Java development on OS X. Things that need to be done.

Part of my development efforts in the past few months has been based on Java and since MacOS X is the operating system of choice for me I usually use it for Java development.

On the C/C++ and of course Objective-C front, MacOS X is doing alright, despite the largely obsolete development tools involved. It has, not only due to Apple’s engineering efforts, a top-notch (albeit not the fastest one) compiler, gcc, a good debugger, gdb and an excellent RAD API, Cocoa. So, on this front I have no reason to ditch OS X and choose another platform for my development. OS X is as great as an OS a developer could ask. And with the advent of XCode, things can just get better — although maybe not as good as they could.

On the Java front, however, things are less rosy than this. Sun does not officially support Java on the OS X platform. Instead, due to a (very good!) relationship between the two companies, Apple gets to optimise Sun’s JVM for OS X usually releasing a J2SDK/JRE some months late. This is not just Apple’s fault. Apple shipped Web Start in 10.1, it also included support for Cocoa development in its development tools. Apple supported Java from the first moment, when Microsoft dropped support whatsoever in Windows XP. Apple is definitely trying.

A few months ago 1.4.1_01 for MacOS X was released by Apple. At the time the latest official version was 1.4.1_02. Unfortunately 1.4.1 itself had several problems, and added to that list. Now, 1.4.2 is out. And MacOS X is stuck with 1.4.1_01.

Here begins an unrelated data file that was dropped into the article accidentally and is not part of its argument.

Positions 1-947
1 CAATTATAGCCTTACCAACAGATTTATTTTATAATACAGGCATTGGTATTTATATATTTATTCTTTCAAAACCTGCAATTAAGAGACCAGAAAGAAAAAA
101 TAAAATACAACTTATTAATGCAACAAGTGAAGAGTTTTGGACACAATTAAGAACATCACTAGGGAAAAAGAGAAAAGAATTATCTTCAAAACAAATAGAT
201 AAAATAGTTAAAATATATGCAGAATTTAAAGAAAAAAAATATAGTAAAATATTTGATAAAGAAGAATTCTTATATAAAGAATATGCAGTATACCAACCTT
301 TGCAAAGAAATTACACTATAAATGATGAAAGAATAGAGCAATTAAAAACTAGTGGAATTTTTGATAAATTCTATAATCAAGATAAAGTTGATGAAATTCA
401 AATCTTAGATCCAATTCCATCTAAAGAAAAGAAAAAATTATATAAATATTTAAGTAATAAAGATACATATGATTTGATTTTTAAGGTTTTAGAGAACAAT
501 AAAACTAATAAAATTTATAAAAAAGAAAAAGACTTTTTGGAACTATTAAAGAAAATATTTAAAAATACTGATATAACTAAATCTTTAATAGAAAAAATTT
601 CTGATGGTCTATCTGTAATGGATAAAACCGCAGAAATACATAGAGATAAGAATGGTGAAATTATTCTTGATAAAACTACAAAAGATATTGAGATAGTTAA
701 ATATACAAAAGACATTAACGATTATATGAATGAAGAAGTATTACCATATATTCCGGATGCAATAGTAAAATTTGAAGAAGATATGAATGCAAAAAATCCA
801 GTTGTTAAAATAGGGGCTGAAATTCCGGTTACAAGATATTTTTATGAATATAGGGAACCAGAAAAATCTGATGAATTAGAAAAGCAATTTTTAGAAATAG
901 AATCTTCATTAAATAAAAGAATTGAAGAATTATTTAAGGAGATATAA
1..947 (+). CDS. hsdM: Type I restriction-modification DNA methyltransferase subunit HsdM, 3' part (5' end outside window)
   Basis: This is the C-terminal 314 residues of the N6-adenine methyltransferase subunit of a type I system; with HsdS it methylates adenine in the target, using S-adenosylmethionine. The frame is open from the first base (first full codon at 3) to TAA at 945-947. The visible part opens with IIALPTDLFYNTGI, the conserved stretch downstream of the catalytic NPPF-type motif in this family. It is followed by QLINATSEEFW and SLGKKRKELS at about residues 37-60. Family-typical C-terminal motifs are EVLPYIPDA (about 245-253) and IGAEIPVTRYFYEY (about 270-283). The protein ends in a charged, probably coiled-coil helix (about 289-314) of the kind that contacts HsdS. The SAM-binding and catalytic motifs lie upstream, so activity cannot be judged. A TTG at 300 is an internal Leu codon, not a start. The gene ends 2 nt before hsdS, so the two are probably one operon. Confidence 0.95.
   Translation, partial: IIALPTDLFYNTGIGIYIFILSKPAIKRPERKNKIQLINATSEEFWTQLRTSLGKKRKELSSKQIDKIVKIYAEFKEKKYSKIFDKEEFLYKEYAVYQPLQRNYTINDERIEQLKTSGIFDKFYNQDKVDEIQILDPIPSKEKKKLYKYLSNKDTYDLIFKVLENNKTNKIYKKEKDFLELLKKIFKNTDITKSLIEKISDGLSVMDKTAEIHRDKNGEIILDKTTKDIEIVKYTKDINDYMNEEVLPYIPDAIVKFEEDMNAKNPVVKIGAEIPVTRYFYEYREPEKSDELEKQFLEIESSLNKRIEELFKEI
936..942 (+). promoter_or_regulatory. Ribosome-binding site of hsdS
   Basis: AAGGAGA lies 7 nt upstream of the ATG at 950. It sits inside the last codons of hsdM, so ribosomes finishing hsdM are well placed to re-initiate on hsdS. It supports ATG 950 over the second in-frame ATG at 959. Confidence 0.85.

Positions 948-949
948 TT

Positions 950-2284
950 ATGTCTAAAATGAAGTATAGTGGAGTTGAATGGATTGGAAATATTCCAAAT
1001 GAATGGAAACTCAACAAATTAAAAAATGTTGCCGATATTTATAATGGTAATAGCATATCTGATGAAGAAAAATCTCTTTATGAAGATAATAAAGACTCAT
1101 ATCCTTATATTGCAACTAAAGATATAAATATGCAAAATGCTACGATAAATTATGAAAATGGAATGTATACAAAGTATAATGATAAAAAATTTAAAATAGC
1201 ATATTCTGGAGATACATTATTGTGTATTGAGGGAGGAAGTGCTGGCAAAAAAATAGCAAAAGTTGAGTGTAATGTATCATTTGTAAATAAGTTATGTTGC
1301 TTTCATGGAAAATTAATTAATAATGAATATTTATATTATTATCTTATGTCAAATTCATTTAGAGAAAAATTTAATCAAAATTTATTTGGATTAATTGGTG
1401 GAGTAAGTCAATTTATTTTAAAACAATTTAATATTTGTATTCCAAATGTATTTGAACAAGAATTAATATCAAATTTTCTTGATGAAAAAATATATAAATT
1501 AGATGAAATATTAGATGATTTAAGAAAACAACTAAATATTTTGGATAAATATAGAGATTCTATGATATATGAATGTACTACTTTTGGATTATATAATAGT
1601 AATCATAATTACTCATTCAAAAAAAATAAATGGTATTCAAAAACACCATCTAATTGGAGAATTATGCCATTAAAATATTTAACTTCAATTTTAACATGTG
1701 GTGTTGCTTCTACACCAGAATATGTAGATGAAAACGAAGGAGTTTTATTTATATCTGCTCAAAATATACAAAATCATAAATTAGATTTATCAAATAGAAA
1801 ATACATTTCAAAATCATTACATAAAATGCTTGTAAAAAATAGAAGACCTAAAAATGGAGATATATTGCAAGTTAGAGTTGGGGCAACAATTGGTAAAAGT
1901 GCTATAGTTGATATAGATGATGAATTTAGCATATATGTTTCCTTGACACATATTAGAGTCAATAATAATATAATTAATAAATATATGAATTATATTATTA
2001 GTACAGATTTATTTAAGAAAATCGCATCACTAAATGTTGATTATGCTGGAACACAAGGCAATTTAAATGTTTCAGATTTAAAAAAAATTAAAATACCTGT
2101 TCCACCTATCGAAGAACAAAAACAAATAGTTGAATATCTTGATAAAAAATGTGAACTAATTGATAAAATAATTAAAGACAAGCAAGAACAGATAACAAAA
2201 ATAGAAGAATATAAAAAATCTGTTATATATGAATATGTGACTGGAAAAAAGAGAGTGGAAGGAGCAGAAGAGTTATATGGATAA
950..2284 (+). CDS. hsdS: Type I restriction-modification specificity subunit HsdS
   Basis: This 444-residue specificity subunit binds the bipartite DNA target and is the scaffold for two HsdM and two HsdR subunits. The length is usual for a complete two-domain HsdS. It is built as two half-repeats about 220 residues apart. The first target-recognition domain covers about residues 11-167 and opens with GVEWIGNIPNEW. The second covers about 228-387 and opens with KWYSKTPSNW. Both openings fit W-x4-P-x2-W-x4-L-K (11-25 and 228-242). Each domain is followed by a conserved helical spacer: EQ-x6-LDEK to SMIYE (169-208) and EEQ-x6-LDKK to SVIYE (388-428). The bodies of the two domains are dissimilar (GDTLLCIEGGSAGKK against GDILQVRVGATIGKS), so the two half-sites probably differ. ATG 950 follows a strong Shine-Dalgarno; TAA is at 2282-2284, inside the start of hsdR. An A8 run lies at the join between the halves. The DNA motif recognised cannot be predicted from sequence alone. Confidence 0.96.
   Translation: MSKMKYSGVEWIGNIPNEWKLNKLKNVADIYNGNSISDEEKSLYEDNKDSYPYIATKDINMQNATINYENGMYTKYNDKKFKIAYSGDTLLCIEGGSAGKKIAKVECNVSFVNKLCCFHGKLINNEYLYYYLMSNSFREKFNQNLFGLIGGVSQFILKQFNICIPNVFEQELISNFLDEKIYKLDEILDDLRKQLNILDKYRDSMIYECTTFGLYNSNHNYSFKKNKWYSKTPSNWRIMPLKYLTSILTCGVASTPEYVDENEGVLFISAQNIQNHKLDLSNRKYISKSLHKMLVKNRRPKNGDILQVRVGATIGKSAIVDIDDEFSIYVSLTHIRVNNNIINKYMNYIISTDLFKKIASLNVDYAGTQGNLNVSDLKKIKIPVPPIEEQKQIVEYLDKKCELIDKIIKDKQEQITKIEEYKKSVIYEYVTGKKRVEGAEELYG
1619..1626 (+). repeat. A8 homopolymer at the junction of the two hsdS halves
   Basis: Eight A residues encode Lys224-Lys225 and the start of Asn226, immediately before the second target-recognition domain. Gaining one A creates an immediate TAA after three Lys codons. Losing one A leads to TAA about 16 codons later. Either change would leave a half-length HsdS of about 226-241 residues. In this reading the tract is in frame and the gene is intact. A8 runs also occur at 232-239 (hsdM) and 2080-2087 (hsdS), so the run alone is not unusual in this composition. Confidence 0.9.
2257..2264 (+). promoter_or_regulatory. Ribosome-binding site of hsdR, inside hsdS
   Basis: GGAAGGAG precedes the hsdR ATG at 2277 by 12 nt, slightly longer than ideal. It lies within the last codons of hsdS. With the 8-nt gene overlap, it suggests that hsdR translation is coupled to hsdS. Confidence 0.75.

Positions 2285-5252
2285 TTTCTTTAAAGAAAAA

My development efforts on Java are based on Jetbrains’ IntelliJ IDEA and on the IBM donated Eclipse platform. Both underperform when used on MacOS X, despite the occassional comment by an Apple or Sun executive/engineer that OS X ‘screams’ with Java. Especially IntelliJ IDEA is severely hindered under OS X. Lately I used IDEA and Eclipse under Linux, one of the platforms officially supported by Sun and thus running Sun’s own Java 1.4.2. The differences were astounding. Both in terms of execution speed of the programs involved and display thereof on the screen, the Linux version beat the OS X one on every count. Now, considering the performance advantage of modern x86 processors against the PowerPC G4 series, I’d like to state that the machines used were a dual 1GHz PowerMac G4 (QS2002) with 1.5GB of PC133 RAM and a 2001 Athlon 1GHz with 512MB of RAM (PC100), so the x86 shouldn’t have *any* advantage. Contacting the IDEA developers with specific bugs and problems with their product, they responded that they were in contact wth Apple regarding the several problems of the JVM in OS X.

Consequently, I am forced to “switch” — at least temporarily — to Linux for my Java development efforts and frequently double-check that the things I wrote on the Mac work well with Sun’s 1.4.2.

With Apple obsessed with keeping control of every single angle of OS X application development, and entering Sun’s domain by releasing very powerful and affordable machines I can see how, despite their efforts, they will neglect or fall behind other platforms when it comes to Java. Hopefully, 1.4.2 for OS X will be out soon and will have, on top of the 4000+ bugs that Sun’s 1.4.2 fixed, resolved several of the Apple specific issues. I am looking forward to Sun working closer with Apple and creating an ‘official’ version of Java for the Mac. This would free Apple resources to do other things while upgrading the Mac to the ‘officially supported’ platform status that it deserves, hopefully providing a higher quality JVM for Java developers out there, including myself.

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